Re: what difference xorriso is it going to make on the user interface?
Thomas Schmitt wrote:
We have stacks of CD media and a few people who actually like VCD
format, so short stuff does get put in the way. It is a skill which must
be refreshed or you wind up working from notes without understanding.
Besides, if the tool chain breaks, who would know if we didn't do this?
Rob Bogus<firstname.lastname@example.org> wrote:
The one feature of cdrecord which seems to be unique is burning VCD and SVCD
images. Since the price of DVD media has dropped and more people have
hardware support, use of CD for video is a very special case.
cdrecord and its clones implement knowledge about CD recording
which i cannot read completely from the MMC specs.
I guess i could implement most of the exotic stuff in SAO mode
but raw CD recording is still quite a riddle to me.
The main reason why i never made experiments in that direction
is that i simply have no use case and no users for this.
But you can generate an image to a disk file and burn it as just data
for many of these (which don't need arcane write formats). I confess
that we burn ext2 filesystems to DVD, since they are for use with Linux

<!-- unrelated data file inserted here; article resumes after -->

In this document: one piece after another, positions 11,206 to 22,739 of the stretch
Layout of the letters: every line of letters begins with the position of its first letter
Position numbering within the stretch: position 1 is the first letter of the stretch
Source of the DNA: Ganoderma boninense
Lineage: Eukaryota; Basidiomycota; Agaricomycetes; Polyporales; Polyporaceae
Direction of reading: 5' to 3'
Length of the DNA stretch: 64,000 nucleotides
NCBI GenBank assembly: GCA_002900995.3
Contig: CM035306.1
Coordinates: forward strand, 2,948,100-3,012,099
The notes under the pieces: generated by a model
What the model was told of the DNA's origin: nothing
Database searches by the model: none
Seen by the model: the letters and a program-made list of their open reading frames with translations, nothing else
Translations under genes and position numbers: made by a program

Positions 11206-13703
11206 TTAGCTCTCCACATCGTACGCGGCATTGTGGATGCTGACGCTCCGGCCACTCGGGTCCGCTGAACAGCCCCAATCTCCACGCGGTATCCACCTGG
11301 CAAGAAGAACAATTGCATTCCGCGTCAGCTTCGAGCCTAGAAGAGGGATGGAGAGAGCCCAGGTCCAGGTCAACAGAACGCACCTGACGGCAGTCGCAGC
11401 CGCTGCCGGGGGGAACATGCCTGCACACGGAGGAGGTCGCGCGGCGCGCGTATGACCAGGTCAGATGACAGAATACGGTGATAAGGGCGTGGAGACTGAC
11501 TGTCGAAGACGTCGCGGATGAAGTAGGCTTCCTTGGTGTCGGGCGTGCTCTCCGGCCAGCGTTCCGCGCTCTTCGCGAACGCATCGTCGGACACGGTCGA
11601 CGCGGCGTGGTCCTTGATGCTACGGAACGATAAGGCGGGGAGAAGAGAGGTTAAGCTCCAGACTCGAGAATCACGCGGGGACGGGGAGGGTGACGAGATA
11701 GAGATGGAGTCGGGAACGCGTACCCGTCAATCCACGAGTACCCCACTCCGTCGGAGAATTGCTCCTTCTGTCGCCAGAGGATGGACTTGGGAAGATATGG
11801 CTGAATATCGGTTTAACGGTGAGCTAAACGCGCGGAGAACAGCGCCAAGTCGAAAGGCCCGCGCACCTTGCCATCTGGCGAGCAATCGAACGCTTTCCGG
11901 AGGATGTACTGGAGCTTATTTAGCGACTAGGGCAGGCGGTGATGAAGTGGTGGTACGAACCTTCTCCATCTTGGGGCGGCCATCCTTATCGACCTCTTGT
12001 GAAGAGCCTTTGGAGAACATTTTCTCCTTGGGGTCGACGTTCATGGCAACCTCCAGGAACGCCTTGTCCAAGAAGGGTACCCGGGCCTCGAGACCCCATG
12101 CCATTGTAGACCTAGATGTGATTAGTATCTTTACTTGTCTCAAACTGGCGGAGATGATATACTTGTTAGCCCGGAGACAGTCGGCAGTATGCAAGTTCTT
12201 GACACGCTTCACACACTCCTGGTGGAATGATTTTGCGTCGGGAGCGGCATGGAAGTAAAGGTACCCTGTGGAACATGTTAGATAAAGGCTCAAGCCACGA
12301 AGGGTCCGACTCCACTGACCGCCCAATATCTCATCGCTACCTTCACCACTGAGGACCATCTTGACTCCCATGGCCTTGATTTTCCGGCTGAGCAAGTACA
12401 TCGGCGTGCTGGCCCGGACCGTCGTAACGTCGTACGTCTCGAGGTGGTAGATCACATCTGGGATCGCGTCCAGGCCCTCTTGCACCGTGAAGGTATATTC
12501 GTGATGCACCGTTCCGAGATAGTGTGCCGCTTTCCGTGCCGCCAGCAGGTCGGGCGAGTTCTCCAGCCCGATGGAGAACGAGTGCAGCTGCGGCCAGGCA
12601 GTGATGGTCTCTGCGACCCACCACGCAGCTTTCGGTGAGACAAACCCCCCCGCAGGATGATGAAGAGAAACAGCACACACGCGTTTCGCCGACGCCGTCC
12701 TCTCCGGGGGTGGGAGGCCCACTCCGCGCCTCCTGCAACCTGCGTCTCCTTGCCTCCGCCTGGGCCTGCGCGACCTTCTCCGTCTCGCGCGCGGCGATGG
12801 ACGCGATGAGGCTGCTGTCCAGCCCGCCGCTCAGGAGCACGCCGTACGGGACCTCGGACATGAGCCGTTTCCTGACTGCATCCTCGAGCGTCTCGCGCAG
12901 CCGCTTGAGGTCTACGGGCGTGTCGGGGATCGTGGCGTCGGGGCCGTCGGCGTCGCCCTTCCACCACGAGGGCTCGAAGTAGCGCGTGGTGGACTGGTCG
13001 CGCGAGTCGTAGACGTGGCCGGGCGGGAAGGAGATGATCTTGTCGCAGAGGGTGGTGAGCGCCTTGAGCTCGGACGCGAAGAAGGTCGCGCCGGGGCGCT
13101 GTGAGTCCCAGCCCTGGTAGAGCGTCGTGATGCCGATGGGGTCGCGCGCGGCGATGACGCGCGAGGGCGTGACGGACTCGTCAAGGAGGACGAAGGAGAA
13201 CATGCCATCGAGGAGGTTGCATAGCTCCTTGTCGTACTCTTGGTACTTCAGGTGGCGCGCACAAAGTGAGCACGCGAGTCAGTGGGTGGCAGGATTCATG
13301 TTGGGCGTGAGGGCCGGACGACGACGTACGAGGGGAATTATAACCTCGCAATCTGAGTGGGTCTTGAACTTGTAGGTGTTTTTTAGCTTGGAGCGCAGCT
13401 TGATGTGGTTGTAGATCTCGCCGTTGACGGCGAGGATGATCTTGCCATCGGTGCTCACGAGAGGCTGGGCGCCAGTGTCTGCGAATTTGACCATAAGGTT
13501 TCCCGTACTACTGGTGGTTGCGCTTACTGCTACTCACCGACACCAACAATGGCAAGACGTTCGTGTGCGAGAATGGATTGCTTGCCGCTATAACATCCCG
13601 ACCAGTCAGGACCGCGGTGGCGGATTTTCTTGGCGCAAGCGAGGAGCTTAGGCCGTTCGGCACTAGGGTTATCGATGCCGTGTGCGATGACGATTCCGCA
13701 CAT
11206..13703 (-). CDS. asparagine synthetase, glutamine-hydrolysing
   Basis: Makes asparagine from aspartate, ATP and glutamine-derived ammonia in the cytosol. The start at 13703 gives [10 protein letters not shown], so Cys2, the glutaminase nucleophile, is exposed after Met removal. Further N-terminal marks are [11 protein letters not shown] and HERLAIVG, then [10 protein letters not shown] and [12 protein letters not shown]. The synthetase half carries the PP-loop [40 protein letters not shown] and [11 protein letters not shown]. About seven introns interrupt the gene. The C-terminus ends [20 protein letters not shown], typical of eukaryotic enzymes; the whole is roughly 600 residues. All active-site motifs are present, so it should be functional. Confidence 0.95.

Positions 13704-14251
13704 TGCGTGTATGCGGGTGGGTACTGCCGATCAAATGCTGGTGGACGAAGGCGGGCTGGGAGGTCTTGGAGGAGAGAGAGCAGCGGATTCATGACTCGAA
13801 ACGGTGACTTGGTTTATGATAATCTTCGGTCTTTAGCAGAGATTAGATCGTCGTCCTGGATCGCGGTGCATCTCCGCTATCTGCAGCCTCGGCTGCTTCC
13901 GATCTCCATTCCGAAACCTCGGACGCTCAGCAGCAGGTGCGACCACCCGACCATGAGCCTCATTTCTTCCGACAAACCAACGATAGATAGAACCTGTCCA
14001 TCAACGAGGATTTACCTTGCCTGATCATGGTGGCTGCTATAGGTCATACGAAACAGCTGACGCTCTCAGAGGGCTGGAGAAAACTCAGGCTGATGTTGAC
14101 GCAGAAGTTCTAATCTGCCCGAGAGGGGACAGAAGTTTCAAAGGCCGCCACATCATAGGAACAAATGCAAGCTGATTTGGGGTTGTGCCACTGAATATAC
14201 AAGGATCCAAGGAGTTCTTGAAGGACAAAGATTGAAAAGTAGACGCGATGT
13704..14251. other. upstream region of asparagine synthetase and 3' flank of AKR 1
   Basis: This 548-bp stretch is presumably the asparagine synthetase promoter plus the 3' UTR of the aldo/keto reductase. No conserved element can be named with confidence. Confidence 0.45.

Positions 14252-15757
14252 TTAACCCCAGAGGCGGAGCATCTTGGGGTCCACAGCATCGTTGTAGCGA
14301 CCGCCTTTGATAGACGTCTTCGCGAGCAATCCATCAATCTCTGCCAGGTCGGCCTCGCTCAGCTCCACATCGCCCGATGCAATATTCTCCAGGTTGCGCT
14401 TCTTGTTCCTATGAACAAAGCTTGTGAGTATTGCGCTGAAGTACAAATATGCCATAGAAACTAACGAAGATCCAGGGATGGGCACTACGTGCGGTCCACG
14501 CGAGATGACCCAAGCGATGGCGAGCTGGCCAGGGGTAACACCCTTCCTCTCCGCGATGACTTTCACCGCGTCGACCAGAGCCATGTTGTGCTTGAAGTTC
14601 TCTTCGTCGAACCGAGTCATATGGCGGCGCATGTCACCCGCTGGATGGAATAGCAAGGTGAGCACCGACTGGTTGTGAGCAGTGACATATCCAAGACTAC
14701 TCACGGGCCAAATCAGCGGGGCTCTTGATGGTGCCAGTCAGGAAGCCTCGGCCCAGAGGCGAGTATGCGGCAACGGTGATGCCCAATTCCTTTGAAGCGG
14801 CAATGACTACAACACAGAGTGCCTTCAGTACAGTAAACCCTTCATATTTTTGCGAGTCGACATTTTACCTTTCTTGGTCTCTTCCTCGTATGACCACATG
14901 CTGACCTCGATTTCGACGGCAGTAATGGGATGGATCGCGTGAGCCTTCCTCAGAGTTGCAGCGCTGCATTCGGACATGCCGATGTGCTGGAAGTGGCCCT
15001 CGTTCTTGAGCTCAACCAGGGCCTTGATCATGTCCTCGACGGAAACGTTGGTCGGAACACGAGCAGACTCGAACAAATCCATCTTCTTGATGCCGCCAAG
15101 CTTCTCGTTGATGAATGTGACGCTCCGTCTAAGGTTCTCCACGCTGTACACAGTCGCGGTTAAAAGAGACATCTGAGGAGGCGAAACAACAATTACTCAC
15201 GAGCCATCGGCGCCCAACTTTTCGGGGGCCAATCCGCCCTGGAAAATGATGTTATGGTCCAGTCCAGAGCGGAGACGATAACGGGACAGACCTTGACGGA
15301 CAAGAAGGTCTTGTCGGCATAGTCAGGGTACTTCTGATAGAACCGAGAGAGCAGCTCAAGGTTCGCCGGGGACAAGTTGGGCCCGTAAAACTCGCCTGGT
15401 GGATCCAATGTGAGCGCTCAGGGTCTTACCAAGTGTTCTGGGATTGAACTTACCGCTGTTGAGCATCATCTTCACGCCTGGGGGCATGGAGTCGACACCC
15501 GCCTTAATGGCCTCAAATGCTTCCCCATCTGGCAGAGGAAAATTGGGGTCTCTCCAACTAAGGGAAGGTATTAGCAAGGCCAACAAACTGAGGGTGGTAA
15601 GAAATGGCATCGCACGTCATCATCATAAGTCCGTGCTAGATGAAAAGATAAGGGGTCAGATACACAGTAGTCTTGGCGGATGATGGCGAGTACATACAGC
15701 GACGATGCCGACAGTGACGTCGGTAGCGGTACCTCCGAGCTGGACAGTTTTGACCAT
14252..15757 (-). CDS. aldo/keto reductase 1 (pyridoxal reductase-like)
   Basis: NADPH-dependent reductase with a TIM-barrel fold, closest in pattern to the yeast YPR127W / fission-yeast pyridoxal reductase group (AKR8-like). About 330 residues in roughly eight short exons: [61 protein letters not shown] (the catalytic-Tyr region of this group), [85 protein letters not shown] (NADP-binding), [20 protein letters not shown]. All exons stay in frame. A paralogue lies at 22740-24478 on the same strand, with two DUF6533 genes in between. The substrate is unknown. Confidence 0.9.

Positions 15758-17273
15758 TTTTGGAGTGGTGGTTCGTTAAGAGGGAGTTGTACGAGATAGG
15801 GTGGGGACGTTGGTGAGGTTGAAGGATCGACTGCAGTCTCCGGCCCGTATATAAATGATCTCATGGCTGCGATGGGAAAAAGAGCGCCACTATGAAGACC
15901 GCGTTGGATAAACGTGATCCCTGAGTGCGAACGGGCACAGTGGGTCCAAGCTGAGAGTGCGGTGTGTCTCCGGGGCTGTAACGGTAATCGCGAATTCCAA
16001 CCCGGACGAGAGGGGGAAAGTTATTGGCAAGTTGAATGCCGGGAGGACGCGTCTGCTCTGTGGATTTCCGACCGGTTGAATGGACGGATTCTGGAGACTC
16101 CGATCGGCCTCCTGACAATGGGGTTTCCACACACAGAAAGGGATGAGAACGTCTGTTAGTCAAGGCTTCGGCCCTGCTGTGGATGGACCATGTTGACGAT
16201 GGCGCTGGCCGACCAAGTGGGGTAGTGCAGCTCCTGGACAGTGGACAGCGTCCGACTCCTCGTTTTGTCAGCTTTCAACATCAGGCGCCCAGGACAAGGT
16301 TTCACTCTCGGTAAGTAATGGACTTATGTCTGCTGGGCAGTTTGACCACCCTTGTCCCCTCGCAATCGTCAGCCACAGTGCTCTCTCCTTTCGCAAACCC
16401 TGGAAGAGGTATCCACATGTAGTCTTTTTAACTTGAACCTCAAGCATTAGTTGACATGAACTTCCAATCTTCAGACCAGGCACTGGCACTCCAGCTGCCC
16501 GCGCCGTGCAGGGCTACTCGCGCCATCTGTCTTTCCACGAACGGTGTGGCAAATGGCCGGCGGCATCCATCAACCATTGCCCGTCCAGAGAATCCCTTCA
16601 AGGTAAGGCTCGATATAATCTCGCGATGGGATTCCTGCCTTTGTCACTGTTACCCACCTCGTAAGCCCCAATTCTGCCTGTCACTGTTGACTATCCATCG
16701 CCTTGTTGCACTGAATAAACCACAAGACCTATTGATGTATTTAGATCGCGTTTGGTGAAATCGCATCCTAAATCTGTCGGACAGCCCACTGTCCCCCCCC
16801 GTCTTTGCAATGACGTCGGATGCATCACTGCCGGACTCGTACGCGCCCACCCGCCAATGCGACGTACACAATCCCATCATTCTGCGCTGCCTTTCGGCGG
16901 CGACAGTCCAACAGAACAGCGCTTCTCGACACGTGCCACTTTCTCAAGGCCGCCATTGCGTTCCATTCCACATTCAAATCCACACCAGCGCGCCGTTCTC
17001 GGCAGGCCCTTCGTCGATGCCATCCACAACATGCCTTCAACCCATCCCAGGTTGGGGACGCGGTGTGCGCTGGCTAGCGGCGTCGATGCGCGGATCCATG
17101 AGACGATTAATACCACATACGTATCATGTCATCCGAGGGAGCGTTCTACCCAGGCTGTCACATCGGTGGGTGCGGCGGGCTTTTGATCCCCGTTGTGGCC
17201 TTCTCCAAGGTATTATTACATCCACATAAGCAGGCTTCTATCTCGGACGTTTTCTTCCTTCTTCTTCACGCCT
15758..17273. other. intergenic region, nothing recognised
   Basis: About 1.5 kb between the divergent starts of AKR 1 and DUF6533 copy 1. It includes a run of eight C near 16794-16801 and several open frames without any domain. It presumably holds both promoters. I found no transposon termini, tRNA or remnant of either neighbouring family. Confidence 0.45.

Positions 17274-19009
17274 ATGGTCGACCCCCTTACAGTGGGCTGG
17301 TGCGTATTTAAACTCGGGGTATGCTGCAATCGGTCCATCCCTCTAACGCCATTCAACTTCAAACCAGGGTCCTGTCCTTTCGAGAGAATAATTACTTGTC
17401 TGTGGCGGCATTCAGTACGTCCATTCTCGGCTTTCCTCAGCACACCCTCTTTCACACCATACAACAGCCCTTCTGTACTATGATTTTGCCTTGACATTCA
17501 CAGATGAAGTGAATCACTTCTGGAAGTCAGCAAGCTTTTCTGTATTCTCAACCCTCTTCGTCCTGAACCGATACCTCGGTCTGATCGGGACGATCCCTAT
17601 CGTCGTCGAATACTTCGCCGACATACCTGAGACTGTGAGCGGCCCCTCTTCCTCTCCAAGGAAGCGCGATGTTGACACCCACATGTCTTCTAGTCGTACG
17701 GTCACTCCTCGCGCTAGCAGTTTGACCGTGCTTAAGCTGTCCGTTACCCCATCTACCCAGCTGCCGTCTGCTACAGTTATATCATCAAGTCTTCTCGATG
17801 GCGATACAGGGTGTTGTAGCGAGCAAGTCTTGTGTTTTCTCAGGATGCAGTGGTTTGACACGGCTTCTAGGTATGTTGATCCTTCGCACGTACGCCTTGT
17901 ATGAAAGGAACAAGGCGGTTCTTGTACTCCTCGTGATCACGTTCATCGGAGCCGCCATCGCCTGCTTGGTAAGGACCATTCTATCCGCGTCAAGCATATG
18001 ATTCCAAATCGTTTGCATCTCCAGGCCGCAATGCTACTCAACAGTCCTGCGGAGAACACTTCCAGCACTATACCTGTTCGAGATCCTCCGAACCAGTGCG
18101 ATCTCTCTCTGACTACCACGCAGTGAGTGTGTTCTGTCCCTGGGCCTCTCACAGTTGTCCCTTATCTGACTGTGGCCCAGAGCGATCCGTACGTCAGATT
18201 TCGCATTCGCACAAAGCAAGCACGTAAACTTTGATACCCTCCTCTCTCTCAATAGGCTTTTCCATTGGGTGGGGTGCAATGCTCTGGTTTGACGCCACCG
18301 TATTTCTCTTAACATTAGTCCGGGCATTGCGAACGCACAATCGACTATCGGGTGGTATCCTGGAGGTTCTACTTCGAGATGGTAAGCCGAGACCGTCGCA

systems and ISO9660 is not needed. We just write them to a file loop
mounted and formatted, then burn the image.
I confess I have not used anything other than cdrecord to burn audio CD, so
I can't speak for how well that works in other tools.
CD TEXT is another point where i lack of technical details.
I could probably learn from libcdio if an interested user would
xorriso does only sessions with a single data track.
cdrskin is able to record pure audio CDs, but not the CD-XA format
that is prescribed for CD which contain audio and data tracks.
As we are at it, mkisofs can produce HFS images and simple UDF,
which xorriso cannot.
HFS is needed for production of bootable Debian images for PowerPC.
(They still have to use genisoimage for that.)
Here i lack entirely of specs and would have to explore open source code.
UDF would allow to record video DVDs which comply to the specs for
livingroom DVD players.
UDF is openly specified as ECMA-167 plus UDF-2.60. Mind twisting.
I happily find excuses to do other things first.
E. Robert Bogusta
It seemed like a good idea at the time